Thomas Jefferson Papers

To Thomas Jefferson from John Page, 21 June 1798

From John Page

Rosewell June 21st. 1798

My dear Jefferson

Your Letter of the 6th. Instt. inclosing your Letter to a Friend respecting the malicious Attack on a Passage in your Notes on Virginia, & the President’s last Communication to Congress of the Proceedings of our Envoys happily came safe to Hand—Of the former I think it fully sufficient for your Purpose—it will satisfy every one who is not by the infernal Spirit of Party hardened against Conviction—it may I think be shewn to such Persons as are worthy of your Regard, & hereafter be added, with any other Remarks you may think proper, to a future Edition of your Notes on Virginia. Observe, when I say the infernal Spirit of Party, I do not mean to reflect upon Party, but to distinguish between the celestial Spirit which influences pure patriotic Party & that Spirit which in all Countries & in all Ages has been found inflating agitating & infatuating Factions against the Liberty & true Interests of the People. No I think a Party is necessary in a free State to preserve its Freedom—The truely virtuous should firmly unite & form a Party capable at all Times of frustrating the wicked Designs of the Enemies of the Doctrine of Equallity & the Rights of Man. I have ever attributed the rapid Propagation of anglo-monarchico-aristocractical Principles amongst us to the Abolition of the Republican & Democratic Societies. Had they boldly done their Duty, Government would have been taught theirs; & the People would have learned their Rights, & understood their Interests better than to have reelected Men who had voted for the Funding System, the Bank &c & who justified the Secretary of the Treasury in his bold Violations of Acts of Appropriation; & Men too, who, whilst they sacrificed their Country’s best Interest without the least Necessity that they might (as they told us) avoid War with Britain, have manifested an astonishing Degree of Impatience to plunge their Country into a War with France; a War which must in its Consequences be far more injurious to the commercial Interest of the United States than a War with Britain, & which must be most pernicious to their political & republican Interests. If vanquished, they (the Ud. States) may be most deservedly chastised for their Folly, & perhaps divided between their Enemies & their Allies: if compleatly successful, & victorious, they may ruin the only Republic which could oppose & check the Enemies of Free Governments; & thus pave the way to the compleat Establishment of Despotism not only in America but throughout the World! But to return—I attribute Mr. Martins Attack upon your Notes as proceeding altogether from party-spirit, & not from a spirit of Delicacy; as I have been informed he has not been so sensible of Reflections, cast on what most nearly concerned him: which, if Sensibility & not party-Spirit, influenced him should have arroused a Resentment against others which he has not thought proper to shew.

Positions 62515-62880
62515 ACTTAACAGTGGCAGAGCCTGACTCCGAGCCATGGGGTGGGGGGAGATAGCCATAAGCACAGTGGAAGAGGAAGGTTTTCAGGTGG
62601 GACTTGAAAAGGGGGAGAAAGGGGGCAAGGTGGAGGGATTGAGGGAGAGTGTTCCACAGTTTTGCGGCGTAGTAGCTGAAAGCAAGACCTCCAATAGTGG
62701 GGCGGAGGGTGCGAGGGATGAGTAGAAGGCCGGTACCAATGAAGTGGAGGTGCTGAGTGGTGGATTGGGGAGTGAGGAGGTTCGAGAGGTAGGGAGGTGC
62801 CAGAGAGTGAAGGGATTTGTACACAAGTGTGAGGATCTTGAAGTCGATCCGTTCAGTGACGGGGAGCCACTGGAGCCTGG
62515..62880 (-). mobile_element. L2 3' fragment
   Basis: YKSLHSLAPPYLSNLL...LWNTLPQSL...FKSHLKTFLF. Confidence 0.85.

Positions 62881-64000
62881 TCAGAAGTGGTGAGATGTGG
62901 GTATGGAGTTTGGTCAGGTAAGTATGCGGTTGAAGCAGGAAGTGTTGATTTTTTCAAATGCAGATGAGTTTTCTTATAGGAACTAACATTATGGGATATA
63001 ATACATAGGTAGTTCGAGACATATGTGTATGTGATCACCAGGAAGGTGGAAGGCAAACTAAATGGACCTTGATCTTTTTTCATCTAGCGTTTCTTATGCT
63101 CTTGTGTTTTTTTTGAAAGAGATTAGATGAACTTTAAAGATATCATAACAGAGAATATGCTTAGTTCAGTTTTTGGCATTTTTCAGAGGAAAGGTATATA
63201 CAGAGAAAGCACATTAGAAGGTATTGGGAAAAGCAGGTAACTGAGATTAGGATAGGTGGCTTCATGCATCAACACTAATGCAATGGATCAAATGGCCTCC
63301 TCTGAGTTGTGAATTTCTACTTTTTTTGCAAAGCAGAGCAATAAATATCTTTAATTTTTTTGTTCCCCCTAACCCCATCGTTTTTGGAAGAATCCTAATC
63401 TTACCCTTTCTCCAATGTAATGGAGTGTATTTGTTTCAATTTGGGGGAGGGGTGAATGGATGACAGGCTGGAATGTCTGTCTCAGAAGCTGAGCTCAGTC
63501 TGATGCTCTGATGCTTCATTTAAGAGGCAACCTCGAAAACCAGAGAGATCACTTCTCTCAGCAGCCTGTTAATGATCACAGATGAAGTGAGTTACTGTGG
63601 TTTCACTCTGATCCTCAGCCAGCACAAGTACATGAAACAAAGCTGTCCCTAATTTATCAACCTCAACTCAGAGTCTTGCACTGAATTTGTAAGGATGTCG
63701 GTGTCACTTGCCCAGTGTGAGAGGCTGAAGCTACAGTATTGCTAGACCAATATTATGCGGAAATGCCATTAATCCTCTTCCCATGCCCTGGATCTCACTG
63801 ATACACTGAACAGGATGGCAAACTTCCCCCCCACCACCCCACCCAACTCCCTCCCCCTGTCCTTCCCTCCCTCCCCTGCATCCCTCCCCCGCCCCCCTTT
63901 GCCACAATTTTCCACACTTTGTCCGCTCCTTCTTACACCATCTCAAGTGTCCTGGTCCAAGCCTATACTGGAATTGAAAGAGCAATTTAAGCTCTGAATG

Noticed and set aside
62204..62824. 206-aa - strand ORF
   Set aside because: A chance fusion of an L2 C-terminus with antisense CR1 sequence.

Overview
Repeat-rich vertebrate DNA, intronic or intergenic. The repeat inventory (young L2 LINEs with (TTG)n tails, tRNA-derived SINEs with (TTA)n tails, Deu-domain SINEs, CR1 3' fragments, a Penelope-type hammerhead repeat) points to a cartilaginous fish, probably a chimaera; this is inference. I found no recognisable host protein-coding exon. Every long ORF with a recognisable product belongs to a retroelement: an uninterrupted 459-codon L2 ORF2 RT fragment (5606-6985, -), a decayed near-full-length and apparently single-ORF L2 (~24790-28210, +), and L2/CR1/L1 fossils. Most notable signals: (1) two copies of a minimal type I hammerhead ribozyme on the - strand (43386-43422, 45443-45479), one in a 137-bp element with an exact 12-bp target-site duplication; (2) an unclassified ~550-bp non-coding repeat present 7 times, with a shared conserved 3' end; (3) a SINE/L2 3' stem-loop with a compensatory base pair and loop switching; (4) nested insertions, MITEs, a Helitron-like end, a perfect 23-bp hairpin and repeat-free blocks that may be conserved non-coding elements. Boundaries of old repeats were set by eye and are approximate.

As to the Communications of the P—t I will only remark that I wish to know how he can reconcile them to his Declaration before the call on him for [Instrucn.] that there was an End to all Negociation—that nothing more could be done &c, & that I think the People must be blind if they do not see, that if half the Pains had been taken to sooth the justly irritated Mind of the French Republic, as was assiduously used to appease the insolent Rage of Britain, they might be at this day in a flourishing & happy commercial Connection with France & her Allies, & Dependencies & in a dignified State of Neutrality & Amity with Britain; instead of being on the Point of a War with France, of losing perhaps forever a Chance of that commercial Connection, & of becoming dependent on Britain for our commercial & even political Existence! But—I will turn away from the Scene which my Imagination begins to set before me. I admire your philosophical Contempt of the malicious tales which party-Spirit has indefatigably propagated respecting you—but I much doubt whether that philosophical Disposition ought to be so much indulged, when the public-Good requires that the Calumnies of a dangerous Faction should be exposed in their true Colours to the public View—However, I am willing to yield to the better Judgemt. of yourself & the Friends you have alluded to—but I must insist on this—if they advise you not to defend yourself, that they shall defend you, and shall come forward and tell the Faction the bold Truths which they have advised you not to tell—

Adieu! my Friend—believe me yours—

John Page

RC (DLC); endorsed by TJ as received 12 July 1798 and so recorded in SJL.

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